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Who is S. Hareesh?

(From The Hindu. Link to the complete article given below)

As Kerala’s paddy-rich Kuttanad reels under its worst flood in recent times, the region’s most promising storyteller is fighting a deluge of religious hate. Award-winning writer S. Hareesh, whose stories are imbued with an undertone of caste and politics at play in daily life, withdrew his debut novel, Meesha (Moustache), barely into its third instalment in the Mathrubhumi weekly, after some right-wing groups did not take kindly to a “misrepresented” fragment in it. On Wednesday, the novel was published by DC Books, the premier imprint in Malayalam, with 5,000 copies selling out. That did not pass off uneventfully though, as copies were burnt in Thiruvananthapuram. The case has reached the Supreme Court, too; on Thursday, it asked counsel for the petitioner to produce within five days the English translation of the “objectionable” portions.

Why the controversy?

A conversation between two characters on the intent of upper caste women visiting temples in the narrative set in the feudal Kerala of yore was taken out of context and circulated on social media, imputing it to the author. A vilification campaign ensued, as Hindutva organisations and caste groups trained their ire on Mathrubhumi and the writer for “maligning Hindu women and temple priests.” In the face of threats and online abuse, also targeting their parents and young children, Mr. Hareesh and his wife shut down their social media accounts and switched off phones.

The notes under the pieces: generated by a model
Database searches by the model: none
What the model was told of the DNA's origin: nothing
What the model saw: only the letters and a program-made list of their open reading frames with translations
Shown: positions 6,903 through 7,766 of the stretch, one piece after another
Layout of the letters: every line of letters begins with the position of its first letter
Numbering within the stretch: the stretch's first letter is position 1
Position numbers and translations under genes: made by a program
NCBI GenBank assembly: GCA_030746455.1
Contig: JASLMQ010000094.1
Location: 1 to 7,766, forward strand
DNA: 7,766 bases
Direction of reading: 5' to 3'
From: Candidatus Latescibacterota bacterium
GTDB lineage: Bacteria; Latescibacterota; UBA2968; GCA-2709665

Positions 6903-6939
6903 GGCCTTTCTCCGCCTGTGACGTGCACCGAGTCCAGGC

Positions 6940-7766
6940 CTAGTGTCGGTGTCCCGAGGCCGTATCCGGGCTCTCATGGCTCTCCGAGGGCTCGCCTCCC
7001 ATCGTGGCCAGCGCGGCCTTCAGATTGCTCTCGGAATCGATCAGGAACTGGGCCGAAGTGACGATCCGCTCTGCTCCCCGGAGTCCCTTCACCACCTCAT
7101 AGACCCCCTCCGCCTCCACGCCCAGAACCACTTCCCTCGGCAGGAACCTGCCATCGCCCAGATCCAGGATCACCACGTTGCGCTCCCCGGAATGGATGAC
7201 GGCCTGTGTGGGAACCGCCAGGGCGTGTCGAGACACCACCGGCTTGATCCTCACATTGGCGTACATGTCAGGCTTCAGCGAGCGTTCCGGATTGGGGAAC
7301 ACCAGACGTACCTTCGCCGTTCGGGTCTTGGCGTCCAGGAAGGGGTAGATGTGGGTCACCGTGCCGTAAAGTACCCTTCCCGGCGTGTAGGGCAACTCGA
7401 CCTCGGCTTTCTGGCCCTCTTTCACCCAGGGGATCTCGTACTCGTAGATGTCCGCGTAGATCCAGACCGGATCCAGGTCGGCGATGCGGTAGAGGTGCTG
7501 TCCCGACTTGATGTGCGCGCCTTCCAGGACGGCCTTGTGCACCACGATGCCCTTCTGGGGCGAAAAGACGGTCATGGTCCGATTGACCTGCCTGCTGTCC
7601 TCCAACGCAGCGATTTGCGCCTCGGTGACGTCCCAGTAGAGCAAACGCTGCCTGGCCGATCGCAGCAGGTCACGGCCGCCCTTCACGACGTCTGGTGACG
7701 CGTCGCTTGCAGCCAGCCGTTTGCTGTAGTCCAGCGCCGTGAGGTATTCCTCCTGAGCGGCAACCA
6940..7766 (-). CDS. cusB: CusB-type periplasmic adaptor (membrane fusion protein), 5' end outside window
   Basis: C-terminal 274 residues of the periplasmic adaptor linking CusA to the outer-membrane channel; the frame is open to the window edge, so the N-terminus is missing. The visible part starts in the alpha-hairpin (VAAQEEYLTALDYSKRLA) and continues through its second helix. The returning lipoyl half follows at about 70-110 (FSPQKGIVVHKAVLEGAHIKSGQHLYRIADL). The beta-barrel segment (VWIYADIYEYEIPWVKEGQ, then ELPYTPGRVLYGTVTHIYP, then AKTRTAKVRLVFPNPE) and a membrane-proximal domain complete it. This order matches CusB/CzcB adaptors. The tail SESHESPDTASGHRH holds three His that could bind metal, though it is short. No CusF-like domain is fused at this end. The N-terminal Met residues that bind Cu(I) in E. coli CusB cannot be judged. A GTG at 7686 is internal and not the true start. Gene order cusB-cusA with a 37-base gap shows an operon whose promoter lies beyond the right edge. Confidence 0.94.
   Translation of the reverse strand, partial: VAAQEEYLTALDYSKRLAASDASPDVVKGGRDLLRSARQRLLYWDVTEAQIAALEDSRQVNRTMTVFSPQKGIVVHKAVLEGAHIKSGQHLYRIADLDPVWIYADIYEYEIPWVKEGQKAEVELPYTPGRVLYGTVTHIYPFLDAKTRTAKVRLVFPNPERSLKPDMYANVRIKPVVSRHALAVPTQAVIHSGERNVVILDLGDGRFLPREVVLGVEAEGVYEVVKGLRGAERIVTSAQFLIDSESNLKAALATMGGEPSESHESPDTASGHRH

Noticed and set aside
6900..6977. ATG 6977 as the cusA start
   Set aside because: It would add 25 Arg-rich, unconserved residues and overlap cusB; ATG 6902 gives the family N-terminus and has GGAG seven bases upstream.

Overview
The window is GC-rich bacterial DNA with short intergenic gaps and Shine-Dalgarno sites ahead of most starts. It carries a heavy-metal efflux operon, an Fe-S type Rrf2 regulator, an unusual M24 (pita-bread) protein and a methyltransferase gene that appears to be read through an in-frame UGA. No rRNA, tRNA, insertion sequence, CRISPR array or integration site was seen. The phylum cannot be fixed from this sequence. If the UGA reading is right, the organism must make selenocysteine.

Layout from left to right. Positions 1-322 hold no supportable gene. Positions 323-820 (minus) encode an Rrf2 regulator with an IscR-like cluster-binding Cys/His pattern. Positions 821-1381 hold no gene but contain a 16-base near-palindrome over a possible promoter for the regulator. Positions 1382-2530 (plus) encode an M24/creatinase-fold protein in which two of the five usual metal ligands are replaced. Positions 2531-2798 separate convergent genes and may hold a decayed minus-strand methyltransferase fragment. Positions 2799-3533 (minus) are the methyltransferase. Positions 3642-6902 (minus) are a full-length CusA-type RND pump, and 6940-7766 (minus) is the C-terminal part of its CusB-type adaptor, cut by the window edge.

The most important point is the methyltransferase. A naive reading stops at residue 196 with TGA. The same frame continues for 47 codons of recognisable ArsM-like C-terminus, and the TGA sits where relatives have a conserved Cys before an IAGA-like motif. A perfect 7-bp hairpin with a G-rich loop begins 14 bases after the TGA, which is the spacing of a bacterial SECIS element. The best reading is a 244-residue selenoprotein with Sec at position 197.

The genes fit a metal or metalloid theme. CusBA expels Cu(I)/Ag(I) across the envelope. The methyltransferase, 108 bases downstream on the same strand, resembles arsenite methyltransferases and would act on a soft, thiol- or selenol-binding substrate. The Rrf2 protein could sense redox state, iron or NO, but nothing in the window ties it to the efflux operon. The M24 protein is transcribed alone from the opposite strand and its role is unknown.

Read more at The Hindu link here

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On falling in love with the language I’ve spoken my entire life

(From Lithub. Link to the complete article given below)

The first fiction I ever read in Chinese was a short story by Eileen Chang, titled simply, “Love.” I was in college at the time, and my Chinese language teacher had handed it to out to the class. After I finished reading it, I quietly began to cry.

I can’t tell this story without telling you what the language meant to me then. My parents are Chinese-American immigrants, and the first language I learned was Chinese. I spoke it almost exclusively until the very first day of pre-school, when I learned the sentence, “Can I have some juice?” From then on, I spoke in full English sentences. Chinese became the language I only spoke when compelled—with my family, who always spoke Chinese in the house, or when I was forced to practice it at Chinese school on the weekends. I struggled against it, partly because I didn’t possess the full range of vocabulary through which to express myself, and partly because it was a language in which I couldn’t address my emotions.